Rio Grande forecast improves, but that’s not saying much

update, Thursday, 3/5: Final March 1 forecast numbers are in, unchanged for those in the preliminary quoted below.

previously: It says something about the drought on New Mexico’s Rio Grande in recent years that a forecast of 67 percent of average runoff into Elephant Butte Reservoir is good news.

Elephant Butte Reservoir, Aug. 13,2014, by John Fleck

Elephant Butte Reservoir, Aug. 13,2014, by John Fleck

That’s the mid-point of the preliminary forecast sent around to New Mexico water managers and stakeholders today by the Natural Resources Conservation Service. The forecast includes the early March storm, which has pushed snowpack to 87 percent of average in the Rio Grande headwaters of Colorado and near normal in the mountain watersheds of northern New Mexico that feed the river. But as you head south, the numbers drop, and the forecast reflects that.

There’s still a big spread of uncertainty in the forecast, with a lot riding on what happens in March:

  • wet (the 3 in 10 high-flow probability): 92 percent or above
  • mid: 67 percent
  • dry (3 in 10 low flow probability): 41 percent or below
Elephant Butte Reservoir storage, courtesy USBR

Elephant Butte Reservoir storage, courtesy USBR

This is the fifth consecutive March 1 for which the forecast has been below-average bad news at San Marcial, the gauge at the head of Elephant Butte Reservoir, a point I’m calling out here because the greatest drought impact has been on farmers who depend on water from Elephant Butte. After flush years in the ’80s and ’90s, irrigators drained the Butte in the first decade of the 21st century. As I wrote a couple of wrote a couple of years ago in the newspaper:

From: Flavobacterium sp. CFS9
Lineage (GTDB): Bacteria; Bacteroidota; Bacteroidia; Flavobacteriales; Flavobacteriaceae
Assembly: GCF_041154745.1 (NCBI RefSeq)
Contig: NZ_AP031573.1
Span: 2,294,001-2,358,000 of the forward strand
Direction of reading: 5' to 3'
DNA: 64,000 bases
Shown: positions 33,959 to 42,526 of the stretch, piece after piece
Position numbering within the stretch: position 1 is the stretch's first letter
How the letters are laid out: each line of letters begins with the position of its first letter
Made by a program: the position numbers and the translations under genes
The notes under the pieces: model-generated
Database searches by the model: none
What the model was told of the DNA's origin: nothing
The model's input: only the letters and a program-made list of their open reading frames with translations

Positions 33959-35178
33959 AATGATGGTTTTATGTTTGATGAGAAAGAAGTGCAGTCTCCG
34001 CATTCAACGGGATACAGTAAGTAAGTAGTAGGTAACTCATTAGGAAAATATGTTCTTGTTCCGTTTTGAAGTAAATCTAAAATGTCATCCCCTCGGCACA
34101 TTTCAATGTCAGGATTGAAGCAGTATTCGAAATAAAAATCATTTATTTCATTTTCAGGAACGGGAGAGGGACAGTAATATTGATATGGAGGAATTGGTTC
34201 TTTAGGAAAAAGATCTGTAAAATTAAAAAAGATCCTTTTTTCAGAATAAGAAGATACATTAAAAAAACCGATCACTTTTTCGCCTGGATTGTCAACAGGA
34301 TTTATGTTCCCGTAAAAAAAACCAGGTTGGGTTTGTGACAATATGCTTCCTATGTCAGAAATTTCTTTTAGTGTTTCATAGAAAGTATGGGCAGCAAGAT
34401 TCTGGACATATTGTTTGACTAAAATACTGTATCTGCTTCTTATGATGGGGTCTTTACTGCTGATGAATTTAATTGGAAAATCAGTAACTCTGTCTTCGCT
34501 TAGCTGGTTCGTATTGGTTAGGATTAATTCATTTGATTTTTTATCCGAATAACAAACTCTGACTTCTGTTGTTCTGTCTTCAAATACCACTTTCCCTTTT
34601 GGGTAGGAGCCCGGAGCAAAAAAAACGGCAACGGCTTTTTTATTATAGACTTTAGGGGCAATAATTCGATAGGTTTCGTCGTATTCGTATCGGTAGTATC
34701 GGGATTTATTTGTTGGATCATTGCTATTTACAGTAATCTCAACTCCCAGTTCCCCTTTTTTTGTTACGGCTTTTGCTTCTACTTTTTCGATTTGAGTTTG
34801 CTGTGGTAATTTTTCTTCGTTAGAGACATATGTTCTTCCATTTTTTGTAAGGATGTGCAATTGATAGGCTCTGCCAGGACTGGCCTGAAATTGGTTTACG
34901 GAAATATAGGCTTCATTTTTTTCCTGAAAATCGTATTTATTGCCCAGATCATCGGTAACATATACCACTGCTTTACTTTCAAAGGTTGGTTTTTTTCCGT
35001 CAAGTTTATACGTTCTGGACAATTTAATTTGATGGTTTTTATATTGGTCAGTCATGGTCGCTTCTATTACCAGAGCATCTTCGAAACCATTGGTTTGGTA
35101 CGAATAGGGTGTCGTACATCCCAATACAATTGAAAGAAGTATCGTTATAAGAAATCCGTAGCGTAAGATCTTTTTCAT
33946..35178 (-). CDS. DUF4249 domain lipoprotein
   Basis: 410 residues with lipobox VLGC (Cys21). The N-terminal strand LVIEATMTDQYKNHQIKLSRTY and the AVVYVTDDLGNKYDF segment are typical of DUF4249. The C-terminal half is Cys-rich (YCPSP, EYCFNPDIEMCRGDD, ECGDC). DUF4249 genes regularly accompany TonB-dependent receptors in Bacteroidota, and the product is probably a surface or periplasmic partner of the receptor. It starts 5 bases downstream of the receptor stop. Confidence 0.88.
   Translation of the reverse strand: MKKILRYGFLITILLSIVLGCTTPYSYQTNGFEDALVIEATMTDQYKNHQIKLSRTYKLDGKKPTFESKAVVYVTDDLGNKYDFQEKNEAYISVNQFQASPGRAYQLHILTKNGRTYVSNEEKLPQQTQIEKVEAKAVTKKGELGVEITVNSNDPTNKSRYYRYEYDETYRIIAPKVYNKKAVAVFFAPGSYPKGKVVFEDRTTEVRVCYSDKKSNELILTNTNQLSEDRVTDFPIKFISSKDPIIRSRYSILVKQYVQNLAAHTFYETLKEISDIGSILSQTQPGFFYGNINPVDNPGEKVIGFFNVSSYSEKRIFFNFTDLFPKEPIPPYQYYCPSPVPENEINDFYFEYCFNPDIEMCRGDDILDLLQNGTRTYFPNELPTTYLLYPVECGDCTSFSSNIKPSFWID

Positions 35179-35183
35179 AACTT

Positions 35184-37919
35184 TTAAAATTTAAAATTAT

Yields are already down – 30 percent in the case of onions, one of the valley’s money crops. A drive through the valley shows tiny spring onion plants already stunted by the salt accumulating in the soil beneath them.

As for chile, Shayne Franzoy said the Hatch Valley should have a decent crop this year for the packers, like Bueno Foods in Albuquerque, that depend on their chile. But if drought conditions continue, the future is less certain. “If we don’t have surface water in the Hatch Valley,” Jerry Franzoy said, “it’s gonna die pretty quick.”

That was two years ago. It hasn’t gotten better.


  1. MRGCD’s Board got a pretty bleak forecast from Dave Gensler at their last meeting … made bleaker by additional comments from Chuck DuMars

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